Birth control is a non sequitor in this context.

        • So What

          Your logic makes no sense here. As centralmassdad notes these details are inconsequential to the underlying constitutional question.

          Moreover, the reality is that the individual mandate is *primarily* about hospital care. The “essential benefits” that must be covered under the ACA are:
          Ambulatory patient services
          Emergency services
          Hospitalization
          Maternity and newborn care
          Mental health and substance use disorder services
          Prescription drugs
          Rehabilitative and habilitative services and devices
          Laboratory services
          Preventive and wellness services and chronic disease management
          Pediatric services, including oral and vision care

          That’s it. And virtually all of those are provided primarily in hospitals as uncompensated care.

          In the ACA, further details of the “essential benefits” are left to the Secretary of HHS. The law directs the Secretary to further define the “specific” benefits within each of the categories (including contraception in the preventive category) and to update the list to address gaps or to respond to changing medical practices. “Controversial” things, then, are added not in the law itself but at the Secretary’s discretion. Virtually all those “specific” benefits – including contraception – are likely to be added as less expensive alternatives to existing “essential” benefits under the ACA itself (seesommervilletom’s comments). They are mostly decisions about money that sometimes are politically “controversial” to those that refuse to listen to health professionals and the actuaries.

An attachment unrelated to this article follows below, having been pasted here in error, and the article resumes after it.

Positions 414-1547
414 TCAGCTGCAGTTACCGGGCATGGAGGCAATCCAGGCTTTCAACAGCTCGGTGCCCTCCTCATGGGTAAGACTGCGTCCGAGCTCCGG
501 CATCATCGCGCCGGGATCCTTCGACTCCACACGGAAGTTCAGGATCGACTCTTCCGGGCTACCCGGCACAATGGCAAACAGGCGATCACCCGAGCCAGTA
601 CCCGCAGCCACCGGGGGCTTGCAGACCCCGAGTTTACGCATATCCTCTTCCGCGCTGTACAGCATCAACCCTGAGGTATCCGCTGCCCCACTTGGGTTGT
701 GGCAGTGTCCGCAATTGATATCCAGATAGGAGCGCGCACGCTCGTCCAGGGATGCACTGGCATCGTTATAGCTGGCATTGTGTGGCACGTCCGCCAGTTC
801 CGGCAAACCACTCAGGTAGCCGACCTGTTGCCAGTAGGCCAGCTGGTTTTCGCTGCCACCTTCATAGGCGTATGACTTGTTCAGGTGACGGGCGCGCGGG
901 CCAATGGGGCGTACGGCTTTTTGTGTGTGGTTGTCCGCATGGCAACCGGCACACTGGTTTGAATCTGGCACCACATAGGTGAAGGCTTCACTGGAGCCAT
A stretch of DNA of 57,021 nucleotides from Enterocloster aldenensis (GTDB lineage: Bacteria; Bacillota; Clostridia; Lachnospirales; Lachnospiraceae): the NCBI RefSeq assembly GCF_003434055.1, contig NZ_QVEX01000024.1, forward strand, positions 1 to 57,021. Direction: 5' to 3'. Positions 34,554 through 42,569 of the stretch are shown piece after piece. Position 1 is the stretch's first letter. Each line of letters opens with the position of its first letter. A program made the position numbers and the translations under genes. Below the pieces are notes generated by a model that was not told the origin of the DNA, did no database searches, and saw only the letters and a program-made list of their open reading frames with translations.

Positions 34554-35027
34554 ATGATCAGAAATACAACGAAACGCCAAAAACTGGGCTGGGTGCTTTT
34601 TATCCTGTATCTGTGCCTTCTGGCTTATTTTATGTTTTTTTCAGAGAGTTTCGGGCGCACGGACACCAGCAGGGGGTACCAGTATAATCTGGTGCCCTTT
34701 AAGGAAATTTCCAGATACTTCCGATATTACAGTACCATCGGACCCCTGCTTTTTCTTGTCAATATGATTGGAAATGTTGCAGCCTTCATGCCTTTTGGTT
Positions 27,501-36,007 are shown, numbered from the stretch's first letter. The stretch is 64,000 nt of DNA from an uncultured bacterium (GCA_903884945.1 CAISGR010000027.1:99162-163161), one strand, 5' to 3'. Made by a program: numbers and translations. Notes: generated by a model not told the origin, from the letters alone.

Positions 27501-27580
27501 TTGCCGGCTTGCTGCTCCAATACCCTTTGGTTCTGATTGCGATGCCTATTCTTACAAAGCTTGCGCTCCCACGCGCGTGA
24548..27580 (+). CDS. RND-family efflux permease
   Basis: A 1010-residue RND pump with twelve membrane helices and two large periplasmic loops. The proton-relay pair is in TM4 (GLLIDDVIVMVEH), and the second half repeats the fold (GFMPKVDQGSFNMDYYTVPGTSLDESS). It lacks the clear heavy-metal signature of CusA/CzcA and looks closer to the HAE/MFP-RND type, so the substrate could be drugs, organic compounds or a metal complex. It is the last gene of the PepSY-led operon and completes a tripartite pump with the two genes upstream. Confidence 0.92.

Whether these specific benefits are controversial or for care not usually provided as uncompensated care in hospitals is irrelevant. From a constitutional perspective, it is the mandate to purchase health insurance itself and not the details of the definition of “insurance” that is at issue.

        • you're so cute...

          [new] But they aren’t both provided free at emergency rooms

          Nothing is provided free at emergency rooms. Everything that happens in a hospital ER must be paid for, or it won’t be provided. Someone un-able to shoulder the burden merely shifts the burden elsewhere. But let us not fool ourselves, the care provided isn’t free and the cost isn’t magically washed away.

          But the controversial things of mandated insurance are NOT provided by hospitals, so the argument breaks down.

          Not true. An emergency room can perform an abortion. And the willingness to dispense contraception might be at the behest of local governance. Or not. Certainly the ER doctor can write a prescription for contraception and would certainly do so for someone with uterine cysts. Also, many hospitals have ‘walk-in’ clinics and ‘outpatient wards’ that are one step removed from the ER (physically and budgetarily) in which many such services are provided. Many hospitals will dispense free needles for diabetics and some will also do so for heroin addicts.

  10. Should we now expect a court challenge to mandated, uncompensated care?

    If it is in fact illegal to refuse to treat someone who doesn’t have insurance (what law is that, by the way, and what exactly does it say?), mightn’t that be declared unconstitutional as well? Have hospitals ever attempted such a challenge? This court seems like they’d definitely be receptive to the argument that making hospitals care for people is an unconstitutional interference in the market.

    • Maybe

      It is in fact illegal. The law – signed in 1986 by President Reagan – is here in some detail: http://en.wikipedia.org/wiki/Emergency_Medical_Treatment_and_Active_Labor_Act